This is a loosely adapted translation of the original AFP story
- Also: PSA and FCA are Discussing a Merger
- Also: FCA Grows Impatient with Renault, Withdraws Merger Offer
PSA and Fiat-Chrysler have officially and unanimously agreed to a merger of equals in a deal that includes no job losses or plant closures.
The PSA and FCA boards have given the mandate to their respective teams to finalize the discussions to reach a binding Memorandum of Understanding in the coming weeks.
The proposed combination will create the fourth largest global OEM in terms of unit sales (8.7 million vehicles annually) with combined revenues of nearly €170 billion (approx. $250 billion). And it looks like it will be based in the Netherlands.
Global scale and resources will be owned 50 percent by PSA shareholders and 50 percent by FCA shareholders.
The new PDA-FCA board will be composed of 11 members. Five board members will be nominated by FCA (including John Elkann as Chairman) and another five will be nominated by PSA (including the Senior Independent Director and the Vice Chairman). The Chief Executive Officer will be Carlos Tavares for an initial term of five years and he will also be a member of the Board.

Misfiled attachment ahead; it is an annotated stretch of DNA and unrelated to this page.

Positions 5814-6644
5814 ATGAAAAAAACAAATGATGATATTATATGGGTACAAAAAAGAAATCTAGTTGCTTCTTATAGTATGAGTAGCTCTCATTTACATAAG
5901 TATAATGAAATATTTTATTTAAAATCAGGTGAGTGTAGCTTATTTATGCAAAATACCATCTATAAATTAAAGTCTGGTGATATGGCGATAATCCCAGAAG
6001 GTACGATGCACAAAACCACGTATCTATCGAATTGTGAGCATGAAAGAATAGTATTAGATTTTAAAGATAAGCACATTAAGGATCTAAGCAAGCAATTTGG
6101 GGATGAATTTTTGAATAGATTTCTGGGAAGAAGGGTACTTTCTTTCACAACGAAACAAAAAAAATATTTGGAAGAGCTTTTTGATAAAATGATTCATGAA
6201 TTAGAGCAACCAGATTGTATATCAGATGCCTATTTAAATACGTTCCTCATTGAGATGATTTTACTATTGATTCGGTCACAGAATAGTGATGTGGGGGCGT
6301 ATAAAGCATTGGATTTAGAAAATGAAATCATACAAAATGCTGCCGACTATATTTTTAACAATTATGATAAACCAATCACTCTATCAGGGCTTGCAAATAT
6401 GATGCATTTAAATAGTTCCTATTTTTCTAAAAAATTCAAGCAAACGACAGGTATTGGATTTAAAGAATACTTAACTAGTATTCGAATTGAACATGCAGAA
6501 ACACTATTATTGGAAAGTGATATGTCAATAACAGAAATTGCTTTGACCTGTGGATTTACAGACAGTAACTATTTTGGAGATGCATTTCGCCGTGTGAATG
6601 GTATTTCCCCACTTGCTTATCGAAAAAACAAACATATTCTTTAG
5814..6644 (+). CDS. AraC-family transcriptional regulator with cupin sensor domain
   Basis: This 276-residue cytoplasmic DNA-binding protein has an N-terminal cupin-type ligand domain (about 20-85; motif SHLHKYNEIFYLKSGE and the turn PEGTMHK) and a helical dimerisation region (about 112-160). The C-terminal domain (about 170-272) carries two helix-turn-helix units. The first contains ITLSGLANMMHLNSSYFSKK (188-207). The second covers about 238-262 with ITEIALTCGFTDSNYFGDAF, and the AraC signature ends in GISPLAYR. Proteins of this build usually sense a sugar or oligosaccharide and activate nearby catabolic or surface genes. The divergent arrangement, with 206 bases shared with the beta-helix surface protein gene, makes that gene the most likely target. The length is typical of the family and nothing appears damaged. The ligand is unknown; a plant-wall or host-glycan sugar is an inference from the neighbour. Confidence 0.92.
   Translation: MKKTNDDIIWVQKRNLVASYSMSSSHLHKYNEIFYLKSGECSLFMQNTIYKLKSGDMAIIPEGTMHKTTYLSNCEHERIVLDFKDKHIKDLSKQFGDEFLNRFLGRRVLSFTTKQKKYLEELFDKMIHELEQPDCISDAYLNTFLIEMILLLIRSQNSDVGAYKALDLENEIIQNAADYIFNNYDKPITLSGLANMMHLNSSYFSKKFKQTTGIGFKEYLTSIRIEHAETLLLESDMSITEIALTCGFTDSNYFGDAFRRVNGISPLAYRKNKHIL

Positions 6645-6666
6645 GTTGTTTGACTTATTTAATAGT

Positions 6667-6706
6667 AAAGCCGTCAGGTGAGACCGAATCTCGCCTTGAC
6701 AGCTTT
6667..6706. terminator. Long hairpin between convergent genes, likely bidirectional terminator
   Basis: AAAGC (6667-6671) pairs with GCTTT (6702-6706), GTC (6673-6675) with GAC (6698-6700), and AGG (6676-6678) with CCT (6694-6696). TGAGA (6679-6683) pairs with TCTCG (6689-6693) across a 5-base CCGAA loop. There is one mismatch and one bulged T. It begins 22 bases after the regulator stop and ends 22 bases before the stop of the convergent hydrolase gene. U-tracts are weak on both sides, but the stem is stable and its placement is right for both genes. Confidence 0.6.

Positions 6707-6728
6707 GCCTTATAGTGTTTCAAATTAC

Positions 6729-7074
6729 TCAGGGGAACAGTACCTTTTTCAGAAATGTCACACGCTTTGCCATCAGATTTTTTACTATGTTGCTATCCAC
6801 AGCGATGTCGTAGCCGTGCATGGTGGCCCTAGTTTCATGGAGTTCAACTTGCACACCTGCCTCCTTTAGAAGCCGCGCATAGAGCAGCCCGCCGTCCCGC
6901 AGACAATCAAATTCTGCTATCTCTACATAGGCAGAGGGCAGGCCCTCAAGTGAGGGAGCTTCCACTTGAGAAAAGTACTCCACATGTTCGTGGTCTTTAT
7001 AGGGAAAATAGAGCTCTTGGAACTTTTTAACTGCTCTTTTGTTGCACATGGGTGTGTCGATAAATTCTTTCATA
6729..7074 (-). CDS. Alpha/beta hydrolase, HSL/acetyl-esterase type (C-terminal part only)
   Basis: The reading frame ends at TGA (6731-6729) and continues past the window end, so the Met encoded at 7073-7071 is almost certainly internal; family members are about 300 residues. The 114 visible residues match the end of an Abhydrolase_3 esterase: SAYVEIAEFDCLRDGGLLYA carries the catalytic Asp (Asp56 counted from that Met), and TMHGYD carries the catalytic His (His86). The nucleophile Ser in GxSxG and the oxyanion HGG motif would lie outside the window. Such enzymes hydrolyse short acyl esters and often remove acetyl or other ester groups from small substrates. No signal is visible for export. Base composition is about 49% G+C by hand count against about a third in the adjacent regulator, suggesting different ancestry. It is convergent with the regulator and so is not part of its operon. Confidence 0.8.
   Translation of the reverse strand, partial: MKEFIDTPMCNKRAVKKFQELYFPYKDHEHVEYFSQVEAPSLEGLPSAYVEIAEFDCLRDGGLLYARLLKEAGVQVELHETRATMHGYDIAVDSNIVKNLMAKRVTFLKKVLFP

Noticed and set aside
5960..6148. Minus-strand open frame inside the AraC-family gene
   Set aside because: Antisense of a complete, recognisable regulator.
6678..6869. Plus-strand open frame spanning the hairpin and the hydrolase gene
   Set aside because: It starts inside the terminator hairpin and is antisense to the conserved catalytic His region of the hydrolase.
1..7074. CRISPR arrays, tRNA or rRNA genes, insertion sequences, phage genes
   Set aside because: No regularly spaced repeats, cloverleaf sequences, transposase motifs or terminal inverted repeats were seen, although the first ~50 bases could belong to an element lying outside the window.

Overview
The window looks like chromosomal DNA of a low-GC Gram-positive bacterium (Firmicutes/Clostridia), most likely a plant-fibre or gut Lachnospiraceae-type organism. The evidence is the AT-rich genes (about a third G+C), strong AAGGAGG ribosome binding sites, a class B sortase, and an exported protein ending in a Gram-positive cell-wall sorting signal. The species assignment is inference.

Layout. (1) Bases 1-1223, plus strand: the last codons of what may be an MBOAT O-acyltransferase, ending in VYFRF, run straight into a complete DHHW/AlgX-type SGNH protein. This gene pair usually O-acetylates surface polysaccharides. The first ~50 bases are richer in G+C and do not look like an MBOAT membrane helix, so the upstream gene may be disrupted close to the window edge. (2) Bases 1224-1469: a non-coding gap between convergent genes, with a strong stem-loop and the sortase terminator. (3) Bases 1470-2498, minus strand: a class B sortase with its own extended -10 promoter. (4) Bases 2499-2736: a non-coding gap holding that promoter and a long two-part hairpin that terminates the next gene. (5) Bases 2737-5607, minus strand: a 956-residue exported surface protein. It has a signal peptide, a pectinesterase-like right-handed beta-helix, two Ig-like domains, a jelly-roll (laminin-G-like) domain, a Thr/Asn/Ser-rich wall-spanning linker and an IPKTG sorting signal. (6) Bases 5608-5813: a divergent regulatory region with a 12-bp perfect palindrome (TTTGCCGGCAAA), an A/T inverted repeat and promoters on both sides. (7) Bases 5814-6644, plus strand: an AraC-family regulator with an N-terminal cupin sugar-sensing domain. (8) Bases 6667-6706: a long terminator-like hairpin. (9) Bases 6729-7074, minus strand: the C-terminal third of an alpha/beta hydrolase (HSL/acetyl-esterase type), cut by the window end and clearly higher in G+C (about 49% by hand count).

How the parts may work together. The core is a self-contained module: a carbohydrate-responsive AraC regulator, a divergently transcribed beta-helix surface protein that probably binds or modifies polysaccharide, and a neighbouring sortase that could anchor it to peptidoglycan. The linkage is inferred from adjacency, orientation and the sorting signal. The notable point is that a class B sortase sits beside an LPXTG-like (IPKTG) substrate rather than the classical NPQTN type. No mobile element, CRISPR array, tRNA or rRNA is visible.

The French government, which owns a 12-percent stake in PSA, appears to be in favour of the merger, though it says it will keep a watchful eye on the preservation of manufacturing facilities in France.
Italian authorities, meanwhile, want the newly formed superpower to maintain the previously announced €5 billion ($7.3 billion) investment by FCA in local plants by 2021.
Some of the united workers have already expressed fears about job security as they claim plants and employees will compete with each other.
FCA is set to gain from its French partner’s electrification expertise, while PSA will take advantage of a strong dealer network to expand into the North American market.
This merger comes just a few months after the failed attempt by FCA to join forces with another French automaker, Renault.